DIG! [9/16/15]

Devo — “Worried Mind”

I first came across Devo’s version of the traditional folk song “Worried Man Blues” in Neil Young’s recently re-released slapstick PSA about the threat of nuclear annihilation, the truly idiosyncratic Human Highway [1982]. Like all of Devo’s oddball covers, there’s something perfectly disjointed and frenetic about their style that fits the song just so. (For those Devo devotees, dig the Booji Boy cameo.)

Al Hurricane

I recently had the pleasure of attending the Mariachi Extravaganza of Santa Fe’s 303rd Fiesta celebration. It was a beautiful evening of music, history, and community at Fort Marcy Magers Park.

While all the performers were wonderful, Al Hurricane is deserving of special note. Since the 1950s, he’s been the driving force shaping the Land of enchantment’s sonic landscape; to whit, he’s known as the “The Godfather of New Mexico music.” As a vocalist, guitarist, and performer, he helped blend Spanish-influenced styles and forms like norteño, mariachi, ranchera, and cumbia with the energy and sound of country and early rock & roll. (His first hit single, 1965's “Sentimiento” was recorded on equipment — purchased from Norman Petty’s Clovis, NM studio — that had also been used by Buddy Holly.) Meanwhile, his Albuquerque-based activities with Hurricane Recordings Studios, The Far West venue, and Hurricane Records (still extant)established the city as the center for music-making in New Mexico and a destination for traveling country-western, Chicano, and Tejano performers.

Al Hurricane and Al Hurricane, Jr. in performance, Fort Marcy Magers Park, Santa Fe, New Mexico (9/5/15) - Photo by Elizabeth Lovero

Al Hurricane and Al Hurricane, Jr. in performance, Fort Marcy Magers Park, Santa Fe, New Mexico (9/5/15) - Photo by Elizabeth Lovero

Now 79, Al Hurricane is on his farewell tour. Making his entrance to a light rain and double-rainbow, Hurricane and his son, Al Hurricane Jr., backed by Mariachi Aguilas, delivered a powerful performance. Age has not weathered Hurricane’s voice and he ran through a set of crowd favorites, including “Sentimiento.” For its part, the crowd, brimming with enthusiasm for it’s local hero, only intensified the celebratory feeling rippling through the park. Even as a visitor, the energy was infectious and the people were welcoming.

But this was more than Saturday night entertainment, tied as it was to place, to community, and to New Mexico. Here was the Mayor of Santa Fe. There was the Fiesta royal court. And scatted amongst was the older generation — perhaps Hurricane’s peers — mouthing the words from their seats; a substantial group of middle-aged women pressed up against the barricades in front of the stage furiously snapping camera phone photos; and, of course, kids bouncing all around.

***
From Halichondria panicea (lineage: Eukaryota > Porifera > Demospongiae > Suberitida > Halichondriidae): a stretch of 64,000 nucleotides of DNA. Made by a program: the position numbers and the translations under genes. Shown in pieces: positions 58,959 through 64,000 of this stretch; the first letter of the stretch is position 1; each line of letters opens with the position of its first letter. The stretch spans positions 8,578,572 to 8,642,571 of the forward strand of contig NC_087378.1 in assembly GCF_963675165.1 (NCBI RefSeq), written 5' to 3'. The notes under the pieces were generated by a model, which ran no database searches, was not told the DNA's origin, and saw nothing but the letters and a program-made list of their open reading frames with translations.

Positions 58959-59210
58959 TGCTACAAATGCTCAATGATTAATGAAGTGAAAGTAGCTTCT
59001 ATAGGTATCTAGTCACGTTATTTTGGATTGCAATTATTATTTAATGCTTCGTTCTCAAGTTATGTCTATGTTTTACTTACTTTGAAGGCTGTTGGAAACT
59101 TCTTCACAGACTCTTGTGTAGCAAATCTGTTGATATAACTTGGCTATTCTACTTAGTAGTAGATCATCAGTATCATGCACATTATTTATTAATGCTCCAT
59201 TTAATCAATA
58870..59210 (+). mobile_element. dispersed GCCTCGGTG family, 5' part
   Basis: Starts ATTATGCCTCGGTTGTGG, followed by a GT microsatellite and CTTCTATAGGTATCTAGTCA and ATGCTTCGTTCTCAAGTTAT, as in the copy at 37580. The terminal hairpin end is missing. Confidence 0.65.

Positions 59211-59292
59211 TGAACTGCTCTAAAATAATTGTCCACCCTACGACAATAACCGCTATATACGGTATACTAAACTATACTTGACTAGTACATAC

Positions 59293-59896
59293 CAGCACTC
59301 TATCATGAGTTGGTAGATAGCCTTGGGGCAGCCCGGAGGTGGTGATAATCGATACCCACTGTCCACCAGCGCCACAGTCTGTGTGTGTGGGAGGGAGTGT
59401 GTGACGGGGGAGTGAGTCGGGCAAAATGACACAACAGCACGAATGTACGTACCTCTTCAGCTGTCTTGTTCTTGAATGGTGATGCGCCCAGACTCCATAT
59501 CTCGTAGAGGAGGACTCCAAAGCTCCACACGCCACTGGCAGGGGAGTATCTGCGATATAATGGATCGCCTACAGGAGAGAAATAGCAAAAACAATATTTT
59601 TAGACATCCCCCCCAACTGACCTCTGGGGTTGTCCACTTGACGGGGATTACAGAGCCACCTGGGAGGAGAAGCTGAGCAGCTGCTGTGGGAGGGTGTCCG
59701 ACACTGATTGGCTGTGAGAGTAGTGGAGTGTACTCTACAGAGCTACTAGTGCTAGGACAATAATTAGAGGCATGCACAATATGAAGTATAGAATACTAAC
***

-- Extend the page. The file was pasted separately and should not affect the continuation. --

This was simply American music at its best— vibrant, unique, and community-driven. Viva la Hurricane!

Pete Brown — “Moppin’ the Blues

I don’t know why I find this particular Pete Brown performance so miraculous. Maybe it’s because I just never imagined an alto saxophone could sound so muscular. Perhaps it’s the sound of wild abandon, of just getting out of the gates and going for it. It could also be the impeccable sense of swing and the evident, overwhelming joy of playing pervading the ensemble. Whatever it is, this is great music. (If you dig this, also check out the great altoist Earl Bostic, who was a big influence on John Coltrane.)

It’s not always easy to find the work of alto saxophonist Pete Brown, but it’s well worth the search. If you need a place to start, look for the co-leader recordings with the also unheralded trumpet maestro Frankie Newton and Brown’s spot on Big Joe Turner’s Atlantic album, Boss of the Blues.

Dan Penn and Spooner Oldham — “I’m Your Puppet”

One of the best things about living in New York City is the free summer concert and Lincoln Center Out Of Doors is a prime example of the amazing programming the city provides annually. This year’s Muscle Shoals All-Stars featured several performers that were on my bucket list: Donnie Fritts (who wrote “We Had It All”), Jimmy Johnson and David Hood (of The Swampers), and soul man Sam Moore (of Sam and Dave).

Yet it was Dan Penn and Spooner Oldham who really captured my attention. As songwriters, these men very well might be responsible for some of your favorite songs, certainly some of mine. But damn if their own interpretations aren’t just as good.

Parker Fishel